After the shocking dismissal of Gerard Gallant on Sunday night, general manager and head coach Tom Rowe ran his first practice today. The Miami Herald’s George Richards writes that the practice didn’t look too different from the ones run under Gallant. Richards also included Rowe’s comments regarding Gallant after making the move to fire him Sunday:
“Gerard Gallant, first, is a great human being, a really good guy. The other day was brutal on everyone,” Rowe said. “The players really liked him, respected him. I came in and told them we weren’t going to change a whole lot, maybe a few things.”
Richards adds that Rowe hasn’t had a lot of time to change much in a short turnaround, but that some changes included Jonathan Marchessault returning to the top line. Jussi Jokinen was shuffled to the second line while Seth Griffith, who played on Florida’s fourth line, changed to the third line.
While Richards looked at Rowe’s changes on the ice, The Sun-Sentinel’s Dave Hyde focused on the shift in thinking within the organization.
Hyde reports that it was analytics winning out in Rowe’s favor. Hyde doesn’t mince words, writing that old school mindsets have given way for the new wave of analytics and Gallant, along with President of Hockey Operations (and former general manager) Dale Tallon, were casualties of the new way of doing business. He also wonders who is “in charge” of the organization, quipping:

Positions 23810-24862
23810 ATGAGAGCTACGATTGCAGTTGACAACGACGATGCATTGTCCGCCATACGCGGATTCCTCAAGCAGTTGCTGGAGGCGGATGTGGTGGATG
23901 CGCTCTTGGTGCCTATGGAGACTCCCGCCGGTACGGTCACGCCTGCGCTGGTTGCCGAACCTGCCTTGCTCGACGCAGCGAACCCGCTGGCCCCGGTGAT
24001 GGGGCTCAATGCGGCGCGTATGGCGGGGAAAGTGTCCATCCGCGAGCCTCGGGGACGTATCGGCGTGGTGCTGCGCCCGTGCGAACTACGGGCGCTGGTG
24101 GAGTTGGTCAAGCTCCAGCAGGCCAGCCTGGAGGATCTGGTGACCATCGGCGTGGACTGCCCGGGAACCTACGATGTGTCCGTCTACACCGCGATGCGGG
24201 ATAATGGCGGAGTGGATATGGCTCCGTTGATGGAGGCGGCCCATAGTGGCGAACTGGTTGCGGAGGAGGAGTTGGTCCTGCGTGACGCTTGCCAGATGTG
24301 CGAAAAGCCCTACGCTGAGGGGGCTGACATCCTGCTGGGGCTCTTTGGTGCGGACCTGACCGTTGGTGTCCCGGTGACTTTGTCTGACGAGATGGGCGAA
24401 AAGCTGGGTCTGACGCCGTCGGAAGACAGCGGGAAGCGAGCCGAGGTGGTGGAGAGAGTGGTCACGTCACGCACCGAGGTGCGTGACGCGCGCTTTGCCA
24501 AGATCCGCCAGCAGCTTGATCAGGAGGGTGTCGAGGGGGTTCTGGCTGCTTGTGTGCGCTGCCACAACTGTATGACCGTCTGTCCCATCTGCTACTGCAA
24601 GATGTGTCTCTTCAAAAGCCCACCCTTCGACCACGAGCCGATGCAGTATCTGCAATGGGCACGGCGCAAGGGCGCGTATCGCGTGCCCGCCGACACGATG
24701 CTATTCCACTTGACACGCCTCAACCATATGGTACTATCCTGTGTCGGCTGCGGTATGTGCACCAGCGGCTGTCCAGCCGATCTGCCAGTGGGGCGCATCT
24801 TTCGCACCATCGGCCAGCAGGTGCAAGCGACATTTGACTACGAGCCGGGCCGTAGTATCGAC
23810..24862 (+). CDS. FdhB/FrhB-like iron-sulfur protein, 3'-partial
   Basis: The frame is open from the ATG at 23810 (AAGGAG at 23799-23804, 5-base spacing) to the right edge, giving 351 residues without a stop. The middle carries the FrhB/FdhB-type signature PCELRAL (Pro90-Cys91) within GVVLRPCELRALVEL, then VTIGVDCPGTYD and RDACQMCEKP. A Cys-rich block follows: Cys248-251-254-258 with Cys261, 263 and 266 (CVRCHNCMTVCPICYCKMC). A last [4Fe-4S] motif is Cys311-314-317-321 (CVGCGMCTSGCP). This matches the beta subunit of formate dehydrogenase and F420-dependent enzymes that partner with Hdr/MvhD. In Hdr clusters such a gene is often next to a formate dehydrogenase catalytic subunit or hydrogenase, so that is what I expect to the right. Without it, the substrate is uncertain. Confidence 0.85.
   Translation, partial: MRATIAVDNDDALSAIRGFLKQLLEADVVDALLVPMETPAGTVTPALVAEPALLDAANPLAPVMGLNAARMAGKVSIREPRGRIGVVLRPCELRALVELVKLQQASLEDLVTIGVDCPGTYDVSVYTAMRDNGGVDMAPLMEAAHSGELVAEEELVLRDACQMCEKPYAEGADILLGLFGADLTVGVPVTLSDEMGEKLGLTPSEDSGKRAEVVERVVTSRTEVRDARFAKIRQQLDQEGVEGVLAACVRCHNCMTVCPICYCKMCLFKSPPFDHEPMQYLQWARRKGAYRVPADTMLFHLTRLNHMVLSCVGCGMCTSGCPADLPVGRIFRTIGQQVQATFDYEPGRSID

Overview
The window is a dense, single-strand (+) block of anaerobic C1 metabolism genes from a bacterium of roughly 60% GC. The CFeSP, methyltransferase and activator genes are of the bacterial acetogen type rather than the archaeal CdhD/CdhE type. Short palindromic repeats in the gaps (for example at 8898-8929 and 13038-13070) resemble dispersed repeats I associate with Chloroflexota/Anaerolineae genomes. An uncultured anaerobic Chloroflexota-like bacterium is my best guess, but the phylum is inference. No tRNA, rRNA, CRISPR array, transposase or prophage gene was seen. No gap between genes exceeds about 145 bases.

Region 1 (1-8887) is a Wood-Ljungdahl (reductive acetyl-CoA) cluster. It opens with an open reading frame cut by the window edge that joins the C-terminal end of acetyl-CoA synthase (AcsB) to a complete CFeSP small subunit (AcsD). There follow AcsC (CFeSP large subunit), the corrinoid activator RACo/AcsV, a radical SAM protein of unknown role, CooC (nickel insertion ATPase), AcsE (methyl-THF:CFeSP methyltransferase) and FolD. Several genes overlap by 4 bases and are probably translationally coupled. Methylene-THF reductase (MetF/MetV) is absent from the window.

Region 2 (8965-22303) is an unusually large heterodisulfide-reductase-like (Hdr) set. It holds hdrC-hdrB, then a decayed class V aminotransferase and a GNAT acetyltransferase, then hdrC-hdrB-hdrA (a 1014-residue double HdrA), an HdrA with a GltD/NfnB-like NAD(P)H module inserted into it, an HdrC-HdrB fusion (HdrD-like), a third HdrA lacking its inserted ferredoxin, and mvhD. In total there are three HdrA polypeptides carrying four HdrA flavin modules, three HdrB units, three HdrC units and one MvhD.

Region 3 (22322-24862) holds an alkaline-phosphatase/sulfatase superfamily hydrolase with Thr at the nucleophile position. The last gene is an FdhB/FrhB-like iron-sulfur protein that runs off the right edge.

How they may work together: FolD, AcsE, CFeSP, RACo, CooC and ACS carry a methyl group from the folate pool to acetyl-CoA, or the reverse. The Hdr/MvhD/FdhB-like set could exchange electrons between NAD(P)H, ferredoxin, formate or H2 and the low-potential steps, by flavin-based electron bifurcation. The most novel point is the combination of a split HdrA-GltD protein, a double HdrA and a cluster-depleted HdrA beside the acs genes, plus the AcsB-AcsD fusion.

To announce Gallant’s firing Monday, four Panthers officials were needed on the teleconference with media. Four. One more and they’d have a starting lineup Tuesday night in Chicago for the first game of their next chapter.
Gallant thought his big presence could help and kept pushing for him to be promoted from the minors. The front office didn’t like his analytics profile. Shaw recently was traded to Anaheim in a small deal for winger Michael Sgarbossa. Maybe it’s a good trade. Again, we’ll see. But it certainly sent a message to Gallant of where he stood.
Meanwhile Pierre LeBrun feels that there was no justifiable reason to fire Gallant, writing that the dismissal generated a league-wide “shaking of the head.” Echoing Hyde, LeBrun chalks the firing up to a philosophical schism, but cautions by saying he doesn’t intend to “fan the flames of that debate.” LeBrun continues:
I think you need to keep an open mind to both analytics and how best to use that information, within the context of understanding what makes a player useful just from knowing the game. There’s room for both schools of thought in hockey, and I’m mighty tired of people trying to make you pick a side.
LeBrun wonders who will receive the credit or blame based on the Panthers’ performance. Regardless, the Panthers’ decision making seems to be a microcosm of the debate raging on in the NHL regarding “old school” thinking versus the “new school” way.
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